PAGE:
Anal Fissure Symptoms

What Are the Symptoms of Anal Fissures?

An anal fissure is a tear in the lining of your anus or anal canal, the lowest part of your intestinal tract. It can make bowel movements very painful and can cause pain that lasts hours after you've gone to the bathroom. You may even try to avoid the bathroom to prevent the pain.

An anal fissure is usually a short-term (or acute) problem, with symptoms that last 6 weeks or less. It's considered long-term or chronic when symptoms last more than 6 weeks. Chronic anal fissures may be harder to treat and may be a symptom of another condition, such as Crohn's disease or ulcerative colitis.

Common Symptoms

If you have an acute anal fissure, you may feel a tearing or ripping sensation in that area during bowel movements. You may also notice:

  • A visible tear in the anus
  • Pain during bowel movements
  • Blood on toilet paper after you wipe
  • Blood on the surface of your stools
  • Bleeding that discolors toilet water
  • Bad-smelling discharge

Chronic Anal Fissure Symptoms

Signs that a fissure has become chronic can include:

  • Painful bowel movements without bleeding
  • Itching and irritation of the skin around the anus
  • A skin tag at the end of a fissure

When to See a Doctor

Make an appointment with a doctor if:

  • It's very painful to poop
  • You see blood on your stools, in the toilet, or on toilet paper after you poop

How Are Anal Fissures Treated?

Anal fissures sometimes get better on their own if you take steps to keep your stools soft. You might:

  • Eat more fiber-rich foods like fruits and veggies
  • Drink more liquids
  • Take a fiber supplement or laxative

Sitz baths may help to heal them. To take one, sit in warm water for 10-20 minutes. Don't use soap or put anything else in the water. Do this several times through the day, especially after you poop.

If you still have symptoms after a month or two, you probably need medical treatment. Your doctor might suggest:

  • Nitroglycerin ointment (Rectiv). This prescription medicine helps to relax the sphincter muscle around your anus. This helps maintain healthy blood flow to the area, which promotes healing.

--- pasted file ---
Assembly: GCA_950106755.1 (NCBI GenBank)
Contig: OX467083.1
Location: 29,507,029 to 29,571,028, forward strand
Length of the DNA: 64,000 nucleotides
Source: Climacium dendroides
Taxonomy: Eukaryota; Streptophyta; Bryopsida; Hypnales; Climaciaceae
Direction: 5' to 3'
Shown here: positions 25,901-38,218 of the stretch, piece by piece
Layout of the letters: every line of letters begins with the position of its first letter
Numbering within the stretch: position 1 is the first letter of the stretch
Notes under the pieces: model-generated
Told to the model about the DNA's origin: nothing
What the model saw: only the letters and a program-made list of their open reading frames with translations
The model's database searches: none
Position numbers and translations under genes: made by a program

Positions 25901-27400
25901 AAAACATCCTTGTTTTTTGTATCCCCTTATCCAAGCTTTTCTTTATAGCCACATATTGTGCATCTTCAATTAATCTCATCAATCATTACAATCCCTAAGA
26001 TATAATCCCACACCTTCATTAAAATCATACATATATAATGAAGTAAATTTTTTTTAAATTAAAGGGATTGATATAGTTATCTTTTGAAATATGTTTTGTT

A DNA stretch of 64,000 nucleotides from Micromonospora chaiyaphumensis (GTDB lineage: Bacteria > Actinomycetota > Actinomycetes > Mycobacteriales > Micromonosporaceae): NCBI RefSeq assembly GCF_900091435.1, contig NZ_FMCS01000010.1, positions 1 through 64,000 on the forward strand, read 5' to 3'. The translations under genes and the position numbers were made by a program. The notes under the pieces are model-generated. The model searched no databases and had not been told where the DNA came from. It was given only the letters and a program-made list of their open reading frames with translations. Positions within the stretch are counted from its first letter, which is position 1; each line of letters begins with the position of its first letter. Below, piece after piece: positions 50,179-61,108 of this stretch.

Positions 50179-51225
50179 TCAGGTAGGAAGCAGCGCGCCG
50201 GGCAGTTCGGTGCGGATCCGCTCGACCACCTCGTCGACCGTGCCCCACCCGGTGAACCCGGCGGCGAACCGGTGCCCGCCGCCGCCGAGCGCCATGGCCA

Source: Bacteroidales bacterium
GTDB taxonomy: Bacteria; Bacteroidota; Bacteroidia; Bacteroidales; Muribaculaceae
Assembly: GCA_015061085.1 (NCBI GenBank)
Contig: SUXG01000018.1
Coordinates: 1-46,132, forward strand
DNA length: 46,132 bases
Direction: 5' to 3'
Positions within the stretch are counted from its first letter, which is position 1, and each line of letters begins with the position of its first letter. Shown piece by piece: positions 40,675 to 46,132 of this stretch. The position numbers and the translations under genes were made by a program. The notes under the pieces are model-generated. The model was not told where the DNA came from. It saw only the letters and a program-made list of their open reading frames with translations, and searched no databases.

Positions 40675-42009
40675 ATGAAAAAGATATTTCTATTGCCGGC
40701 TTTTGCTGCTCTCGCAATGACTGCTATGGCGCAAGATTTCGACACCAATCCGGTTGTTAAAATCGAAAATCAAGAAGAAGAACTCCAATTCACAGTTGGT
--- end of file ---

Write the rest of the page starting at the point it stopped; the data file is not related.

• Blood pressure drugs like diltiazem (Cardizem) or nifedipine (Procardia). They also work by loosening up your sphincter muscle. They're usually prescribed as an ointment.
  • Botox (botulinum toxin) shots to stop painful spasms in your sphincter.
  • Surgery. When other treatments don't work, your doctor may do an operation in which they make a small cut in your sphincter. This helps it to relax and prevents spasms.

You might feel embarrassed to see a doctor about anal fissures because of where the problem is located. Or you might fear that treatment will bring more pain. But sometimes, medical treatment is the only way to heal this painful condition.

WebMD Medical Reference Reviewed by Neha Pathak, MD on October 19, 2020

Sources

SOURCES:

American Society of Colon & Rectal Surgeons: "Anal Fissure," "Practice Parameters for the Management of Anal Fissures (3rd Revision)."

Cleveland Clinic: "Anal Fissures."

NHS Choices: "Anal fissure - Introduction."

UpToDate: "Patient information: Anal fissure (Beyond the Basics),” "Patient information: Anal fissure (The Basics).”

Ferri, F. Ferri’s Clinical Advisor 2012, 1st Edition, Mosby, 2011.

AboutKidsHealth: "Anal Fissure."

Mayo Clinic: "Anal fissure."

University of California San Francisco Health: "Patient Education: Anal Fissures."

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